Clockwise: Air Chief Marshal (Retd.) I.H. Latif, Pheroza Godrej, Jamshyd Godrej and Chandrababu Naidu in conversation. Jamshyd Godrej addresses the thanksgiving meeting in the Seminar Hall of the GBC. Seated (l-r) are S. Raghupathy, Senior Director, Head, CII-Sohrabji Godrej GBC, S. Padmanaban, Senior Adviser, USAID, Pheroza Godrej, Karan Grover, Architect, and Air Cmde. S.C. Kumar, Project Coordinator, CII-Sohrabji Godrej GBC.

“S. Raghupathy, Senior Director and Head of the CII-Sohrabji Godrej GBC, welcomed the gathering and Air Cmde. S.C. Kumar proposed the vote of thanks. The meeting ended with a formal lunch for all the participants.”

The whole project germinated from an idea sown by Srinivasan Padmanaban, Senior Energy and Environment Adviser to USAID. The January-February 2004 issue of SPAN magazine recounts how the idea took shape with the visit to India of John Armstrong, an energy expert and consultant in the U.S. in 2000: “Armstrong worked out a comprehensive business plan for CII and advised them to send a group of Indian experts in energy and environment, along with an architect, on a ‘design tour’ to the United States. The group learned about new ‘Green architecture’ design concepts and how to adapt them to Indian conditions during their visit to several cities.”

Several seminars and conferences organised by USAID and CII on the Green Building concept got Indian corporations interested. The Pirojsha Godrej Foundation and the Soonabai Pirojsha Godrej Foundation have provided a significant donation for the Centre and, in addition, USAID granted $1.2 million funds for conducting Green-related activities in India over a period of two years. The response received was most enthusiastic.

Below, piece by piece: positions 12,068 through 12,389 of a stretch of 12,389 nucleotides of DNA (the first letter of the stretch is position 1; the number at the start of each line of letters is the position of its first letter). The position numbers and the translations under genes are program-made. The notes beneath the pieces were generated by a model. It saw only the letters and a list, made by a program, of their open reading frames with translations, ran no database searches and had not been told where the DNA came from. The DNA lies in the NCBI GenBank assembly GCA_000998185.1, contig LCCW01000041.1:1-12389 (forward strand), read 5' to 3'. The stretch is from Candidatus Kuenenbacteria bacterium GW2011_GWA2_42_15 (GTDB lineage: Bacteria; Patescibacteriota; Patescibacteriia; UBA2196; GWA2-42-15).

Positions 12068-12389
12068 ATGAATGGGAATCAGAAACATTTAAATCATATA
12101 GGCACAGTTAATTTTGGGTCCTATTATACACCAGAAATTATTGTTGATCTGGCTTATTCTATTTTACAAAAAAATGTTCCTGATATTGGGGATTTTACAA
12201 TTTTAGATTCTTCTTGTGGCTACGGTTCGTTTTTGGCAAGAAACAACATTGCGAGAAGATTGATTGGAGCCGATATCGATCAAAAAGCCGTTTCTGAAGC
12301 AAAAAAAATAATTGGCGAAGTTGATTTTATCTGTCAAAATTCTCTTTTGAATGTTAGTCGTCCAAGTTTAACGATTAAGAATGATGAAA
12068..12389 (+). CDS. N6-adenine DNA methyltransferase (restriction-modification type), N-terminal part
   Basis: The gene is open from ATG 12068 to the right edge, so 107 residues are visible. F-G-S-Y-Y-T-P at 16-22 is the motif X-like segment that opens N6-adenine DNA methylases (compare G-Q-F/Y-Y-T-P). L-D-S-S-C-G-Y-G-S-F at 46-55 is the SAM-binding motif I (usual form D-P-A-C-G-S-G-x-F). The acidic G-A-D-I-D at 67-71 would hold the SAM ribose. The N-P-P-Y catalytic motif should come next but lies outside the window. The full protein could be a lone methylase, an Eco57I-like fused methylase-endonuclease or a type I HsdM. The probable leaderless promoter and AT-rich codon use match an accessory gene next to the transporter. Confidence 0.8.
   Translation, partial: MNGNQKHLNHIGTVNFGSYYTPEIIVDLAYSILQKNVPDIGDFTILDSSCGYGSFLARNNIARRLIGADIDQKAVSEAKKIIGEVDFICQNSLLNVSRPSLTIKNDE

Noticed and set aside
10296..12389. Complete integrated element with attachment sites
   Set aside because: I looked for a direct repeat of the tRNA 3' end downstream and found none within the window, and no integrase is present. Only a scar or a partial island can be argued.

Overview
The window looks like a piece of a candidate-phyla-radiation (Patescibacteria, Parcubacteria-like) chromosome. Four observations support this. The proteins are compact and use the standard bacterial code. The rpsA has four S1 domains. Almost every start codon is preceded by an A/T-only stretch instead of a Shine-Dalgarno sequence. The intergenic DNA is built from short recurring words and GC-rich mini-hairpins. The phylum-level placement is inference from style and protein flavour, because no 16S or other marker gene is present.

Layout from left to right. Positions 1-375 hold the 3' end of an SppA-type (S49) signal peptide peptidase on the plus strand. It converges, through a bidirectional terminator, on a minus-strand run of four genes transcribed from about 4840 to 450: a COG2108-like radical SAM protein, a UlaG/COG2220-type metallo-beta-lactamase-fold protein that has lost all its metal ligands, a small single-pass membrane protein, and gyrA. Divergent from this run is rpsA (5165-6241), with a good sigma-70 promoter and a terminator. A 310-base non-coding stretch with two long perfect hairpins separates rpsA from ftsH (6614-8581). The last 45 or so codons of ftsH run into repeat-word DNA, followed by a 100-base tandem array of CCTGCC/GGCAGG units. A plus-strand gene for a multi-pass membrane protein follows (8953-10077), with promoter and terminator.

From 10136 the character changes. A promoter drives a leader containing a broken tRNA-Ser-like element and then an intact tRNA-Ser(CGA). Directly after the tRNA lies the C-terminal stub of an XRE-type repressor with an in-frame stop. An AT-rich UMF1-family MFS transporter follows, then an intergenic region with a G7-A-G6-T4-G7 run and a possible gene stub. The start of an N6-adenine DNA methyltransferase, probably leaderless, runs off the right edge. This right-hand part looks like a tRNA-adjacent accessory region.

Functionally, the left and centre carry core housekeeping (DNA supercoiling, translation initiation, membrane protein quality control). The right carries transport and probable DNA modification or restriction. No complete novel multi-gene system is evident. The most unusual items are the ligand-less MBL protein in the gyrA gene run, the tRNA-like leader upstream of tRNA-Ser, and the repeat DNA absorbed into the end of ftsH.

R-L: Jamshyd Godrej and Karan Grover browse through SPAN magazine, which carried an article on the GBC. Seen on the extreme left is Air Cmde. S.C. Kumar and (centre) C.R. Narayan Rao, Commissioning Agent. Clockwise: Pheroza Godrej presents a memento to Sangram Sinh and Karan Grover.

Everything depended, however, on getting the right men to execute this noble idea. Karan Grover, an architect who had already made a name for himself with his gold medal-winning thesis on Pedestrian Precincts and his Masters on housing for the urban poor in London, offered his professional services to the Green Business Centre.

Going back to his roots has been the source of inspiration for much of Grover’s work. A recent article in The Indian Express credits him with achieving World Monument Status for the medieval site of Champaner at Pavagadh. About the GBC, too, he is quoted in The Indian Express as saying, “It’s not the first time for India. We have been doing it since ancient times. The jaali work in the Taj Mahal provides what is called the Venturi effect in modern buildings, it helps pre-cool air. Similarly, the Bettum Cherla stone used for the GBC was local, as were the workers employed in construction. Also, the root zone water treatment system we have used in the GBC is very common in Mughal Gardens.”

(Left) Kurshed Daruwala, Vice President, Sterling and Wilson, and (right) a representative of D.S. Gupta, plumbing contractor, receive mementos from Pheroza Godrej.